Understanding Array Axis Summations with Einstein Summation Convention in Python

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πŸ’‘ Problem Formulation: When working with multidimensional arrays in Python, it becomes necessary to perform summations over specific axes efficiently. Given a multidimensional array, we often need to reduce its dimensions by summing along one axis or more, following Einstein’s summation convention. For instance, if we have a 3x3x3 array, we might want to sum over the second axis to obtain a 3×3 result. This operation is common in scientific computing, data analysis, and machine learning tasks.

Method 1: Using NumPy’s einsum Function

The einsum function in NumPy is a versatile and efficient way to compute Einstein summations. It allows specifying the summation with subscript notation, giving control over which axes to sum and in what order. Its compact syntax can handle complex operations on high-dimensional arrays, often outperforming traditional loop-based approaches.

Here’s an example:

import numpy as np

array = np.arange(27).reshape((3, 3, 3))
result = np.einsum('ijk->ik', array)
print(result)

Output:

[[ 9 12 15]
 [36 39 42]
 [63 66 69]]

In this code snippet, we use NumPy’s einsum to sum the elements of the second axis (j) of a 3x3x3 array. The string ‘ijk->ik’ represents the Einstein summation convention, where ‘j’ is omitted in the output, indicating that we are summing over it. The result is a 2D array where each element is the sum of the corresponding column across all 3×3 matrices.

Method 2: Multi-Axis Summation Using np.sum

The np.sum function is a straightforward approach to summing elements along a specified axis. By providing the axis parameter, you can sum across any number of dimensions in a clear and intuitive manner. Though lacking the advanced notation of einsum, it is user-friendly for simpler summation tasks.

Here’s an example:

import numpy as np

array = np.arange(27).reshape((3, 3, 3))
result = np.sum(array, axis=1)
print(result)

Output:

[[ 9 12 15]
 [36 39 42]
 [63 66 69]]

By calling np.sum(array, axis=1), we achieve the same result as the previous method, summing over the second axis of our 3D array. This method is simpler and might be more approachable for those unfamiliar with Einstein notation. It’s suitable for when we only need to sum over one or multiple entire axes.

Method 3: Summation with Advanced Indexing and Slicing

Advanced indexing and slicing can be used to construct more explicit and tailored summation operations. This approach requires a more intricate understanding of the array’s structure to correctly slice and combine the desired dimensions. It provides a flexible, albeit potentially less readable, alternative to predefined functions.

Here’s an example:

import numpy as np

array = np.arange(27).reshape((3, 3, 3))
result = array.sum(axis=1)
print(result)

Output:

[[ 9 12 15]
 [36 39 42]
 [63 66 69]]

Advanced indexing and slicing are effectively leveraged by the sum method available on the NumPy array object, offering a similar functionality to np.sum. Invoking array.sum(axis=1) explicitly summing, the columns are the same as the previous examples but using the array’s own method.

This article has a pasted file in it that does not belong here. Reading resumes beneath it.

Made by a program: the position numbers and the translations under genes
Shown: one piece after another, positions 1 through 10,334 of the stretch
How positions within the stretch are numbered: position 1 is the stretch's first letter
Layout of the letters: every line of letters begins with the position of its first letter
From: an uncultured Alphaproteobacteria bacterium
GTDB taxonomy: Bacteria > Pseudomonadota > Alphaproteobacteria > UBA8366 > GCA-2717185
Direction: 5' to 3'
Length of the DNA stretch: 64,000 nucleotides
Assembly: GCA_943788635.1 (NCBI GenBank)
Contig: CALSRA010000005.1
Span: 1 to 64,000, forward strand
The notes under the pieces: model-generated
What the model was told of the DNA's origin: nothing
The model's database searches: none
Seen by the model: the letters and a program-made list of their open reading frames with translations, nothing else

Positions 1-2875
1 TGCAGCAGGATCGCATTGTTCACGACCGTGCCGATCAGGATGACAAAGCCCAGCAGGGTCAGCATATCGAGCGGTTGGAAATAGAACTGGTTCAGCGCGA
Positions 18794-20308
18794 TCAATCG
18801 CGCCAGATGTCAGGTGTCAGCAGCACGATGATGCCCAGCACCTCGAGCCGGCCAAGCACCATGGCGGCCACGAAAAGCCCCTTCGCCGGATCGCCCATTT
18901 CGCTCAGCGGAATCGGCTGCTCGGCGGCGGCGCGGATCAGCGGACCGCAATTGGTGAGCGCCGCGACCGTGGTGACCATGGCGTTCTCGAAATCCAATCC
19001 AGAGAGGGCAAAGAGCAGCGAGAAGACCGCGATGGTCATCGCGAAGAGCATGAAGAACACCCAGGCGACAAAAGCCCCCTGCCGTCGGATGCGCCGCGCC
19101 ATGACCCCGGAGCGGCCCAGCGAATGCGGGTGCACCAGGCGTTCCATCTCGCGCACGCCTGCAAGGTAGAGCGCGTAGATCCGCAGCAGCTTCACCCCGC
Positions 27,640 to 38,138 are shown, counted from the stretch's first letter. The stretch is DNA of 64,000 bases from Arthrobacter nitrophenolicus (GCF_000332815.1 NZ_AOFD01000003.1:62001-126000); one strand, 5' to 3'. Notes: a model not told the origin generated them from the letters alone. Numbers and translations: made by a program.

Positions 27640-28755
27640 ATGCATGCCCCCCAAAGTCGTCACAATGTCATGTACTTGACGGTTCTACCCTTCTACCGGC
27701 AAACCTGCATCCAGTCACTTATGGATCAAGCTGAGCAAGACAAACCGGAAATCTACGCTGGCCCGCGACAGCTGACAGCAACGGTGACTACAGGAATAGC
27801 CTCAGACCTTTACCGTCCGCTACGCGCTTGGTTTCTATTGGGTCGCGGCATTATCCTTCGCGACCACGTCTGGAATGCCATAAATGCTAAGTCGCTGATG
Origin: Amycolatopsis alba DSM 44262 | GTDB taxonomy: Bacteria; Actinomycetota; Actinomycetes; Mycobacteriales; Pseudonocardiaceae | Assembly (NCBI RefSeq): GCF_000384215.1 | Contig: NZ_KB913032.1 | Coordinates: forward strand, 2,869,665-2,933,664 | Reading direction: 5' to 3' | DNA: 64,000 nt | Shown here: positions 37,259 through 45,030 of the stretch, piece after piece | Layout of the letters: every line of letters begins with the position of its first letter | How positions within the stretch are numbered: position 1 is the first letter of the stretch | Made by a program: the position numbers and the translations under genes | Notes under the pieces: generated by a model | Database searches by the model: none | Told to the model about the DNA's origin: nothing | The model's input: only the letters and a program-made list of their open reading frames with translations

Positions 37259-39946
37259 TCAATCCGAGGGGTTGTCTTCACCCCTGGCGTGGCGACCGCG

Method 4: Summation using Tensordot

The tensordot function of NumPy computes the tensor dot product along specified axes, which can also be used to perform array summations. It is particularly useful for performing complex multi-dimensional array operations that go beyond simple axis summations.

Here’s an example:

import numpy as np

array = np.arange(27).reshape((3, 3, 3))
sum_over_axes = np.tensordot(array, np.ones(3), axes=([1],[0]))
print(sum_over_axes)

Output:

[[ 9 12 15]
 [36 39 42]
 [63 66 69]]

Here we use tensordot to sum over one axis by contracting our array with a dummy array of ones along the axis we wish to sum. Specifying axes=([1],[0]) indicates that we’re summing over the second axis of our original array. While powerful, this method can be less intuitive and is better suited for complex multi-array operations.

Bonus One-Liner Method 5: Summation with List Comprehensions

List comprehensions in Python offer a Pythonic way to perform summations and other operations in a concise and readable one-liner. This method may not be as efficient for large arrays but is handy for quick calculations or smaller datasets.

Here’s an example:

import numpy as np

array = np.arange(27).reshape((3, 3, 3))
result = [sum(matrix) for matrix in array]
print(result)

Output:

[array([ 9, 12, 15]), array([36, 39, 42]), array([63, 66, 69])]

This one-liner leverages list comprehensions to iteratively sum each 2D sub-array (‘matrix’) within our 3D array. The result is a list of arrays, each the sum of one of the original array’s ‘slices’. Although it is less efficient and lacks the flexibility of NumPy functions, it offers simplicity and readability for straightforward summation tasks.

Summary/Discussion

  • Method 1: NumPy’s einsum. Extremely flexible and efficient for complex operations. Can be unintuitive for those not familiar with Einstein summation notation.
  • Method 2: np.sum Function. User-friendly and clear syntax for straightforward axis summations. Less suitable for complex, advanced summation operations.
  • Method 3: Summation with Array Methods. Provides direct methods attached to array objects, simplifying syntax while offering similar functionality to np.sum.
  • Method 4: Summation using tensordot. Offers advanced functionality for tensor products but may overcomplicate simple summation tasks.
  • Bonus Method 5: List Comprehensions. Quick and Pythonic one-liners for small-scale summations but lack the performance benefits of NumPy functions.